The requested chronic pain management program encompasses all of these elements in an intense 10 session program. The petitioning doctor addressed each element of the required criteria and how these criteria are all documented in the required evaluations. More importantly, the petitioning doctor applied Guzman, 2001 (noted studies above indicating the benefits of chronic pain management programs), providing copies of these studies in their exhibits and specifically applying these evidence-based medicine studies to the Claimant and the requested chronic pain management program. Carrier also argues per Criterion #11, Claimant should not have any further enrollment nor repetition of the same or similar programs. As noted by the petitioning doctor, Criterion #11 applies after having gone through the chronic pain management program, not before. Under the Act, treatment provided pursuant to the Official Disability Guidelinesis presumed to be health care reasonably required as mandated by the above-referenced sections of the Texas Labor Code. The preponderance of the credible medical evidence supported by evidence-based medicine is contrary to the IRO decision. Claimant has met the Official Disability Guidelines criteria for 10 session of a chronic pain management program.

Even though all the evidence presented was not discussed, it was considered. The Findings of Fact and Conclusions of Law are based on all of the evidence presented.


  1. The parties stipulated to the following facts:
  1. A.Venue is proper in the (City) Field Office of the Texas Department of Insurance, Division of Workers’ Compensation.
    1. On ___________, Claimant was the employee of (Employer).
    2. On ___________, Claimant sustained a compensable injury.
    3. $2
  2. D.The Independent Review Organization determined Claimant should not have 10 sessions of chronic pain management program.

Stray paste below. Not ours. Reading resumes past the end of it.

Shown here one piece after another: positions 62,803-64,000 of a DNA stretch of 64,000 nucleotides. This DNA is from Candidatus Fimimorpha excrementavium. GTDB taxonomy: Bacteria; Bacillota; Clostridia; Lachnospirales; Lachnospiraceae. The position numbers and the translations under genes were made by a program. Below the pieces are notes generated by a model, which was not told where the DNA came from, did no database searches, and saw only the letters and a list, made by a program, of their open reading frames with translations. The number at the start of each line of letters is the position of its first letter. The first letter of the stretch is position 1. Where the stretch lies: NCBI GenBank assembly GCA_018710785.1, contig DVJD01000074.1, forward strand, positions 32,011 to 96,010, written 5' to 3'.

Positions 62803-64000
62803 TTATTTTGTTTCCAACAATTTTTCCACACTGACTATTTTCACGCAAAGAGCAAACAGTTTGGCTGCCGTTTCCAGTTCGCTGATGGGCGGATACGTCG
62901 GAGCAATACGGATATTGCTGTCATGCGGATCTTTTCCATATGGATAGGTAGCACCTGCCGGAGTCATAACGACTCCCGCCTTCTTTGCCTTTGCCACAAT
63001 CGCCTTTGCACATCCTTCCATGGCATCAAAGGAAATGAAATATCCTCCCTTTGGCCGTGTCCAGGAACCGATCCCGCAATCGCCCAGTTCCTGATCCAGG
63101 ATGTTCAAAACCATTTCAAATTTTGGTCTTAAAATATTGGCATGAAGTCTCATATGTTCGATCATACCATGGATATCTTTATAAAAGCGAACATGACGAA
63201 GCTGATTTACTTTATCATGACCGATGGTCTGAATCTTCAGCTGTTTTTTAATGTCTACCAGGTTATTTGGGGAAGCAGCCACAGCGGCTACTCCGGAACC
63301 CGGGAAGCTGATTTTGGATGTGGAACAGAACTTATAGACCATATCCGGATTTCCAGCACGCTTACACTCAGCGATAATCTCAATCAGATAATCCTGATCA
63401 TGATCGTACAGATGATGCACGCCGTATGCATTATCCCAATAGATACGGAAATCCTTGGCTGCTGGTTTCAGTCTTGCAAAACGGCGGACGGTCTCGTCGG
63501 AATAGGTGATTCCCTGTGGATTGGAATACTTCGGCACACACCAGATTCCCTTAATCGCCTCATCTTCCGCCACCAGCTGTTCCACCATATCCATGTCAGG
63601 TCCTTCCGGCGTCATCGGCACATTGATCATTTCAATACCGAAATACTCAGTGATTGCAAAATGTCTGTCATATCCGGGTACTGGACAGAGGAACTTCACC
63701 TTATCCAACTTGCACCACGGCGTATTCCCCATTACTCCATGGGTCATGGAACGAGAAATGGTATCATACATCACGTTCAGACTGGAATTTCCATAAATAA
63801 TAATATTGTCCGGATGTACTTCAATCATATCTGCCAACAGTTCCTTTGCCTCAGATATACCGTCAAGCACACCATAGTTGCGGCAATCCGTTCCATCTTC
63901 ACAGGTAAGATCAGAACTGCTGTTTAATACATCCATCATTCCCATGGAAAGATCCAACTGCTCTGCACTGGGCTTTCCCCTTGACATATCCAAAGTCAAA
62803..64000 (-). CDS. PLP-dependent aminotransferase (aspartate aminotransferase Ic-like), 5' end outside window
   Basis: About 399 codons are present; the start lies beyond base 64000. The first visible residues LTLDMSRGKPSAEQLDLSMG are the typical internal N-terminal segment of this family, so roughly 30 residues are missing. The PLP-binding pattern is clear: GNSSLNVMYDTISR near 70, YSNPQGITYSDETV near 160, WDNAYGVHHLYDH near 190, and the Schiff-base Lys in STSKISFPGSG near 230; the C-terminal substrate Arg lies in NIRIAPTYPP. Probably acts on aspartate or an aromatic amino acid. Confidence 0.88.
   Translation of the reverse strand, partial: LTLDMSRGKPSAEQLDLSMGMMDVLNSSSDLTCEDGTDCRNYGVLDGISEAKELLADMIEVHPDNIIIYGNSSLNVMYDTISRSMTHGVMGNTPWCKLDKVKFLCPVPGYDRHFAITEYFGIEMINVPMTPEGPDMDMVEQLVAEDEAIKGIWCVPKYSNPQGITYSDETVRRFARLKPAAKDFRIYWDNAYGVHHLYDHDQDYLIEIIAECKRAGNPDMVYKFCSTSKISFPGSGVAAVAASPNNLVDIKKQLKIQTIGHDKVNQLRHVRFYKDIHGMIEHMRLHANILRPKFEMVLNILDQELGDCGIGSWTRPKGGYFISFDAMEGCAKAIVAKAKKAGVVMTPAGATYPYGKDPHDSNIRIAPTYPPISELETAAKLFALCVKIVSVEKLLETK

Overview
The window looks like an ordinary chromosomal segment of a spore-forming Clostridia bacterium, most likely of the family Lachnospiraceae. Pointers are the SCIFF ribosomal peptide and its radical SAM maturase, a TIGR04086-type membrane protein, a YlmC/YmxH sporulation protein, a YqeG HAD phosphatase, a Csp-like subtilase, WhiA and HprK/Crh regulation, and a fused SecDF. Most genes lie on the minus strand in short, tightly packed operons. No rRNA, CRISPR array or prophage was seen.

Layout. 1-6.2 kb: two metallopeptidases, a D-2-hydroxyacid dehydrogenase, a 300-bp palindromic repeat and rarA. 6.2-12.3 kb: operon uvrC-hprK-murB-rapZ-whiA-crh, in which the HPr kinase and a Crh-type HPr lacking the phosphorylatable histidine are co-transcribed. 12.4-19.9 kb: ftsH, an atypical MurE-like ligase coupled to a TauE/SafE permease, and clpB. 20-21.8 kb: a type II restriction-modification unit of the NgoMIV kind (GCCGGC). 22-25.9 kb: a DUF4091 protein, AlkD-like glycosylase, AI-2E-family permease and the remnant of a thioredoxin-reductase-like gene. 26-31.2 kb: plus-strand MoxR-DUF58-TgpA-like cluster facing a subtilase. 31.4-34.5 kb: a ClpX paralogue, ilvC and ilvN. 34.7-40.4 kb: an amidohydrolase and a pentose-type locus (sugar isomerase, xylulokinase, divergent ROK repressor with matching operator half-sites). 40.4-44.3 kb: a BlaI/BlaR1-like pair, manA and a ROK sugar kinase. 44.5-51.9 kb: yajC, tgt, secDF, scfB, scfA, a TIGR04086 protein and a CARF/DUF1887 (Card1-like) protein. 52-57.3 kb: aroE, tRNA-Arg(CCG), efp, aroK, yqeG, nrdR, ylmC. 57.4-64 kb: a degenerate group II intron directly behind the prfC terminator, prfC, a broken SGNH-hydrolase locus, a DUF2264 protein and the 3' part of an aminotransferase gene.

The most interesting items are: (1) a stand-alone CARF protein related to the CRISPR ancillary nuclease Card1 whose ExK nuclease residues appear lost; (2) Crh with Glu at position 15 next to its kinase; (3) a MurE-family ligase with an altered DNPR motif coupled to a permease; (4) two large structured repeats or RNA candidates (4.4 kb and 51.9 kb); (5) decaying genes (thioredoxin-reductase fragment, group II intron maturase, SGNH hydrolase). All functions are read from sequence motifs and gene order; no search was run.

3. Carrier delivered to Claimant and Provider a single document stating the true corporate name of Carrier, and the name and street address of Carrier’s registered agent, which document was admitted into evidence as Hearing Officer’s Exhibit Number 2.

3.Ten sessions of chronic pain management program is health care reasonably required for the compensable injury of ___________.


  1. The Texas Department of Insurance, Division of Workers’ Compensation, has jurisdiction to hear this case.
  2. Venue is proper in the (City) Field Office.
  3. The preponderance of the evidence is contrary to the decision of the IRO that 10 sessions of chronic pain management program is not health care reasonably required for the compensable injury of ___________.


Claimant is entitled to 10 sessions of chronic pain management program for the compensable injury of ___________.


Carrier is liable for the benefits at issue in this hearing. Claimant remains entitled to medical benefits for the compensable injury in accordance with §408.021.

The true corporate name of the insurance carrier is SERVICE LLOYDS INSURANCE COMPANY and the name and address of its registered agent for service of process is




Signed this 01st day of April, 2009.

Hearing Officer

End of Document